Squid: klangs for the memories.
Squid: klangs for the memories. Dave Segal

You gotta love it when a buzz band lives up to the hype. It's a rare occurrence to witness the media/music-biz machine operating as it presumably should. So it goes for Squid, a London quintet whose 2021 debut album on the vanguard UK electronic-music label Warp, Bright Green Field, announced the arrival of an important, quirky talent. They brought that record (and more) to vivid life last night to an enthusiastic crowd at the Crocodile, which appeared to be about 78 percent filled—impressive for a winter Tuesday with a pandemic still hanging on. Despite that, the audience brought big weekend energy on a school night.

Before the casually dressed, youngish Squid squad even walked onto the stage, the room filled with a warped synth overture that promised something special. Out of that wicked whorl, left-handed Louis Borlase and right-handed Anton Pearson's plangent guitars spangled as drummer Ollie Judge—sitting front and center—began to sing in a subdued seethe à la Clinic's Ade Blackburn. This piece, “Nines” according to the setlist, then erupted into an oblong rocker before resolving in a free-form freakout. Right out of the gate, Squid informed us that unpredictability would rule—and thank Jah for that.

Ollie Judge and Laurie Nankivell get motorik with a vengeance.
Ollie Judge and Laurie Nankivell get motorik with a vengeance. Dave Segal

The spasmodic funk of Bright Green Field track “Peel St.” recalled the scathing aesthetics of mid-'80s British bruisers such as Bogshed and the Shrubs—probably a coincidence, as these bands are lost in the mists of time to all but the most obsessive of Anglophiliac indie-music nerds. Whatever the case, the song's shattering, trebly breakdown triggered headbanging, then downshifted into a morose, spare jangle. Surprising dynamics FTW.

The swift, motorik pulse-pounder “Pamphlets” was a highlight, with its multiple parts swerving in unexpected directions and Pearson getting off a solo that sounded like Sonny Sharrock, if he were recording for ECM. Following this, “Fugue” fused the cool-browed, British-inflected krautrock of the Fall's “Cruiser's Creek” with Ornette Coleman's harmolodics—not something you hear every decade. The motorik motif continued with “Sludge,” featuring Judge's strangulated yelp signaling dystopian angst, much cowbell, and rhythmic propulsion that nodded to Can's “Mother Sky” and Neu!'s “Hallogallo.” If you're going to emulate, emulate the greatest ever to do it.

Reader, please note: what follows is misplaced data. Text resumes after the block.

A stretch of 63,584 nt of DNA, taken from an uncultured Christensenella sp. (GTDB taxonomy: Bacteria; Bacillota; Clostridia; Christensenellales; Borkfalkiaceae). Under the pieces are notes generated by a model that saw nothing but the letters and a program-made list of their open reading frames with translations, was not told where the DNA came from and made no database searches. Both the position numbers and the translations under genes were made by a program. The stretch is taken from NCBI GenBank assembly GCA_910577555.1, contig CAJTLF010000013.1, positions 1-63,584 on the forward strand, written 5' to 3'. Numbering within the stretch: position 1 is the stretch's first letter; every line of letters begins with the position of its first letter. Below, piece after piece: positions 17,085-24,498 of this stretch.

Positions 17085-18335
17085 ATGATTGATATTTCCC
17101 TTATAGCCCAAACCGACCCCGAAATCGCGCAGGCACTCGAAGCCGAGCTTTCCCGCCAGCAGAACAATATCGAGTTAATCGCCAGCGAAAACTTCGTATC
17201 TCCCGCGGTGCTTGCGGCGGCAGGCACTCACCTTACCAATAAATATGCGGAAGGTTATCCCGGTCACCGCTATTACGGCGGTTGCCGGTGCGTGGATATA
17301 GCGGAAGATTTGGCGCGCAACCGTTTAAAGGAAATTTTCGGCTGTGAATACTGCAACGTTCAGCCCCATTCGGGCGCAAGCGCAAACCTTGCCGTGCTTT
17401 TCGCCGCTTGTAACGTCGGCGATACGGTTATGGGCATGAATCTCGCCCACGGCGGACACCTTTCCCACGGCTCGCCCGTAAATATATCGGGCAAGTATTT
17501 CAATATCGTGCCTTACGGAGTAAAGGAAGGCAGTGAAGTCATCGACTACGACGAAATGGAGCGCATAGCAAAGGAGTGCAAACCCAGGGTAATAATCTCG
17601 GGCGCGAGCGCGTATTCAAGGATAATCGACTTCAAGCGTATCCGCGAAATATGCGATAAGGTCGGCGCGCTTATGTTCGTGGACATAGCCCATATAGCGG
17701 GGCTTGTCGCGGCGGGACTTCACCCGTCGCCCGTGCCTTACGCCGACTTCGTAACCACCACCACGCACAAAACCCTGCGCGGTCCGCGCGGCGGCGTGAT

Arthur Leadbetter, master of synth miasmas and cowbell.
Arthur Leadbetter, master of synth miasmas and cowbell. Dave Segal

One thing that makes Squid extraordinary is that all five members multi-task with aplomb (keyboardist Arthur Leadbetter also plays percussion; bassist Laurie Nankivell also plays trumpet; guitarist Pearson also plays bass; guitarist Borlase also plays keyboards, etc.). Another thing that distinguishes them is their predilection for dropping in cacophonous drone excursions and cymbal smashes for the sheer hell of it. But Squid's chaos is rigorously marshaled—geared to keep you off-balance and tantalized, offering a nice change from the often-linear attack of their material. They allow for degrees of spontaneity in their live performance and the members display a refreshing lack of hierarchy. Everyone's crucial to this impactful sound, which captures the anxiety of 2020s existence while delivering catharsis from the barrage of hellish news.

Back to the show, which closed with the ominous, spiky rocker “Narrator.” Here, drummer Judge ranted at his most hysterical, his “I play mine” mantra leading into a coda of unsettling, blobular noise that continued to throb as Squid exited the stage. After a few minutes of this, a Crocodile staffer faded it out and cued up Rod Stewart's “Da Ya Think I'm Sexy?” Imagine a collective “LOL” that will echo throughout 2022. But don't get it twisted: Squid are no joke.

A quick word about openers Deliluh, two Toronto, Ontario dudes who exuded undertaker vibes. I walked in halfway through their set, but they impressed with minimalist, post-punk melancholia on synth, drum machine, and guitar. The foghorn-voiced singer was more monotone than Ian Curtis, and they ended their brief time with a dramatic dirge that swirled in a sooty vortex. Deliluh then left the stage with neither a word nor a gesture. Never has a band pandered less than this.